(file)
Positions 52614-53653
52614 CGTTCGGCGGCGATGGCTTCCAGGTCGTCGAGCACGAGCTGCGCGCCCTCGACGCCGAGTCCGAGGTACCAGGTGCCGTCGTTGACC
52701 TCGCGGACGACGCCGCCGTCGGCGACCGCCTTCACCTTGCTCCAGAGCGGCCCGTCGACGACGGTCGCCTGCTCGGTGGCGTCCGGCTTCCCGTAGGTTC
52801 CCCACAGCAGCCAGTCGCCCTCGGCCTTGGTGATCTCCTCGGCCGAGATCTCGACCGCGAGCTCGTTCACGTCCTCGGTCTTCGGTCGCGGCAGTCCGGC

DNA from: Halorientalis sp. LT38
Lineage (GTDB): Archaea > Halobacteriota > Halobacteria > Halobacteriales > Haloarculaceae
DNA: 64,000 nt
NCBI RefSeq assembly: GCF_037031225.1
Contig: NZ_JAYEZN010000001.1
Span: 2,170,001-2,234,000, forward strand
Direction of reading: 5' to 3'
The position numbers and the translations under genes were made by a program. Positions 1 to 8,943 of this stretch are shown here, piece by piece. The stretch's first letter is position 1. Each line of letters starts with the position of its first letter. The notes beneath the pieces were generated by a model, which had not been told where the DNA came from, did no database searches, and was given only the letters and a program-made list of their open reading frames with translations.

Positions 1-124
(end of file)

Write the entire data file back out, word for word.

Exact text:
Positions 52614-53653
52614 CGTTCGGCGGCGATGGCTTCCAGGTCGTCGAGCACGAGCTGCGCGCCCTCGACGCCGAGTCCGAGGTACCAGGTGCCGTCGTTGACC
52701 TCGCGGACGACGCCGCCGTCGGCGACCGCCTTCACCTTGCTCCAGAGCGGCCCGTCGACGACGGTCGCCTGCTCGGTGGCGTCCGGCTTCCCGTAGGTTC
52801 CCCACAGCAGCCAGTCGCCCTCGGCCTTGGTGATCTCCTCGGCCGAGATCTCGACCGCGAGCTCGTTCACGTCCTCGGTCTTCGGTCGCGGCAGTCCGGC

DNA from: Halorientalis sp. LT38
Lineage (GTDB): Archaea > Halobacteriota > Halobacteria > Halobacteriales > Haloarculaceae
DNA: 64,000 nt
NCBI RefSeq assembly: GCF_037031225.1
Contig: NZ_JAYEZN010000001.1
Span: 2,170,001-2,234,000, forward strand
Direction of reading: 5' to 3'
The position numbers and the translations under genes were made by a program. Positions 1 to 8,943 of this stretch are shown here, piece by piece. The stretch's first letter is position 1. Each line of letters starts with the position of its first letter. The notes beneath the pieces were generated by a model, which had not been told where the DNA came from, did no database searches, and was given only the letters and a program-made list of their open reading frames with translations.

Positions 1-124